Citation: (2003) Newly Sequenced Worm a Boon for Worm Biologists. PLoS Biol 1(2): e44. doi:10.1371/journal.pbio.0000044
Published: November 17, 2003
Copyright: © 2003 Public Library of Science. This is an open-access article distributed under the terms of the Public Library of Science Open-Access License, which permits unrestricted use, distribution, and reproduction in any medium, provided the original work is properly cited.
Caenorhabditis elegans, a 1-mm soil-dwelling roundworm with 959 cells, may be the best-understood multicellular organism on the planet. As the most “pared-down” animal that shares essential features of human biology—from embryogenesis to aging—C. elegans is a favorite subject for studying how genes control these processes. The way these genes work in worms helps scientists understand how diseases like cancer and Alzheimer's develop in humans when genes malfunction. With the publication of a draft genome sequence of C. elegans' first cousin, C. briggsae, Lincoln Stein and colleagues have greatly enhanced biologists' ability to mine C. elegans for biological gold.
Every organism carries clues to its molecular operating system and evolutionary past embedded in the content and structure of its genome. To unearth these clues, scientists examine different regions of the genome, assembling data on sequences, genes, functional elements that are not genes (but that regulate them, for example), repeated sequences, and so on. By comparing the genomes of related organisms, researchers can see what parts of the genomes are conserved—highly conserved genes tend to be important—and then focus on these regions to track down genes and determine how they function.
To construct a draft sequence of the C. briggsae genome, the researchers merged genomic data from three sources—one derived from whole-genome shotgun sequencing, another from physical genome mapping, and the third from regions of a previously “finished” sequence. For the shotgun sequence, the researchers extracted DNA from worms, randomly cut it into short pieces, sequenced them, and then assembled overlapping sequences to create thousands of stretches of contiguous DNA sequence. To help fill in the gaps between these “contigs,” Stein and colleagues developed a “fingerprint” map of the genome as a guide for aligning the shorter fragments. The map also helped them identify inconsistencies and misalignments in the genome assembly. Finally, they integrated the previously finished sequence to improve the draft genome sequence. Using these massive datasets, the authors produced a high-quality genome sequence; although it does not quite meet the gold standard of a “finished” sequence, it covers 98% of the genome and has an accuracy of 99.98%.
After confirming the accuracy of the draft, the researchers turned to the substance of the genome. Examining two species side by side, scientists can quickly spot genes and flag interesting regions for further investigation. Analyzing the organization of the two genomes, Stein et al. not only found strong evidence for roughly 1,300 new C. elegans genes, but also indications that certain regions could be “footprints of unknown functional elements.” While both worms have roughly the same number of genes (about 19,000), the C. briggsae genome has more repeated sequences, making its genome slightly larger.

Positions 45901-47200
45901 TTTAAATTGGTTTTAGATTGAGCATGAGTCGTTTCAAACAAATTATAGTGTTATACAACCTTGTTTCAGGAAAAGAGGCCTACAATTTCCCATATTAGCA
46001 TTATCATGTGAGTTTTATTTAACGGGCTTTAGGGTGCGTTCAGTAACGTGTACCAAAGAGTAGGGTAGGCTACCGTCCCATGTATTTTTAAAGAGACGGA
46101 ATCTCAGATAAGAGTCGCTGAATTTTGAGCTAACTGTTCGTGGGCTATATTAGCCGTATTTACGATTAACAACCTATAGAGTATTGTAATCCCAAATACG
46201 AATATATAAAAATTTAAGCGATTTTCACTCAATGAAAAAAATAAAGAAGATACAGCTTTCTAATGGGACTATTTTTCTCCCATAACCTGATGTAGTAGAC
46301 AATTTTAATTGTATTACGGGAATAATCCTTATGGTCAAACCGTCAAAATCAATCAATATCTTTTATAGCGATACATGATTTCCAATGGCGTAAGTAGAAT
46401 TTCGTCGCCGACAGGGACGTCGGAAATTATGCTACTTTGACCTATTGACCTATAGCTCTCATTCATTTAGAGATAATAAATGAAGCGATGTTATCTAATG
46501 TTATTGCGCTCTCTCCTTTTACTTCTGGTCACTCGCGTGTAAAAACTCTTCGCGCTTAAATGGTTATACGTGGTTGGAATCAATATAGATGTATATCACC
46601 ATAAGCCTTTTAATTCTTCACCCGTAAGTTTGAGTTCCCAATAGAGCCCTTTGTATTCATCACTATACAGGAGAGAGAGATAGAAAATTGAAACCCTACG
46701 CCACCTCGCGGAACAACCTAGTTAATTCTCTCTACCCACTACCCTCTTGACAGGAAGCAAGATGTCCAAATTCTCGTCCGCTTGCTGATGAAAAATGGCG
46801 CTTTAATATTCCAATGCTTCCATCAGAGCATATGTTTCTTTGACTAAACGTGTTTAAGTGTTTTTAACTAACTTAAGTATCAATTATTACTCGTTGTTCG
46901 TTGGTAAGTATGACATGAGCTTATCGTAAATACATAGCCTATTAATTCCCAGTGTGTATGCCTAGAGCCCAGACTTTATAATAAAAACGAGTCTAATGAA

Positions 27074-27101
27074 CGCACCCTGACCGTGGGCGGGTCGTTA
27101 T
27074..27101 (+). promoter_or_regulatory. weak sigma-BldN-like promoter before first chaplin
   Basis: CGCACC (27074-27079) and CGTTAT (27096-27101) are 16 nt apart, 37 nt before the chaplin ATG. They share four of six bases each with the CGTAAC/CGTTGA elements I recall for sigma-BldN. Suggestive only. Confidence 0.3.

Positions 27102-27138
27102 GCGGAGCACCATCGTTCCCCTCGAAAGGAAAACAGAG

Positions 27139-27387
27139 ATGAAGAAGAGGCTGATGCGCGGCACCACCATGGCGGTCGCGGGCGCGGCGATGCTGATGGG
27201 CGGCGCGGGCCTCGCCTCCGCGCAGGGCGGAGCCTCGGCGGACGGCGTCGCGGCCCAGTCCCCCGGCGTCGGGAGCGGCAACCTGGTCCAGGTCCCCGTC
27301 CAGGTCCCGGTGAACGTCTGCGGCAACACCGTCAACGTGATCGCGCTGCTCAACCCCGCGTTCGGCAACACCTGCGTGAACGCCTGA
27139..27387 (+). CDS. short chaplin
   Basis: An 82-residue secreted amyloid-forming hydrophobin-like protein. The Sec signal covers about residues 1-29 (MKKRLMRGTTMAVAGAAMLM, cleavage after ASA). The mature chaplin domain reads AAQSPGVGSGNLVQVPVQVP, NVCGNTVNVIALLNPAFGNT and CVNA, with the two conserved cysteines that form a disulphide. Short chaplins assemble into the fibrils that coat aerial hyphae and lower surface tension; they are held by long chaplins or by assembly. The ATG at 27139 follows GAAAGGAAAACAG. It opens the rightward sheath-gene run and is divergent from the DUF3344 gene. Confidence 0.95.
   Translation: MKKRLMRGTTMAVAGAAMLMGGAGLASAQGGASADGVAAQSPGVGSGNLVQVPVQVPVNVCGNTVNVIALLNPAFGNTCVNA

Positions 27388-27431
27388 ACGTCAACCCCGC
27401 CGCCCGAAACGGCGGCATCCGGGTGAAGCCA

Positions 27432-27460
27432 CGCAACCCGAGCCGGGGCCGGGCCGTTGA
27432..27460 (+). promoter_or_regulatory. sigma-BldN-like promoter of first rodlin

Because the worms set out on separate evolutionary paths about the same time mice and humans parted ways—about 100 million years ago, compared to 75 million years ago—the authors could compare how the two worm genomes have diverged with the divergence between mice and humans. The worms' genomes, it seems, are evolving faster than their mammalian counterparts, based on the change in the size of the protein families (C. elegans has more chemosensory proteins than C. briggsae, for example), the rate of chromosomal rearrangements, and the rate at which silent mutations (DNA changes with no functional effect) accumulate in the genome. This would be expected, the researchers point out, because generations per year are a better measure of evolutionary rate than years themselves. (Generations in worms are about three days; in mice, about three months.) What is surprising, they say, is that despite these genomic differences, the worms look nearly identical and occupy similar ecological niches; this is obviously not the case with humans and mice, which nevertheless have remarkably similar genomes. Both worm pairs—as well as mouse and human—also share similar developmental pathways, suggesting that these pathways may be controlled by a relatively small number of genes and that these genes and pathways have been conserved, not just between the worms, but also between the nematodes and mammals. This question, along with many others, can now be explored by searching the two species' genomes and comparing those elements that have been conserved with those that have changed.
With the nearly complete C. briggsae genome in hand, worm biologists have a powerful new research tool. By comparing the genetic makeup of the two species, C. elegans researchers can refine their knowledge of this tiny human stand-in, fill in gaps about gene identity and function, as well as illuminate those functional elements that are harder to find, and study the nature and path of genome evolution.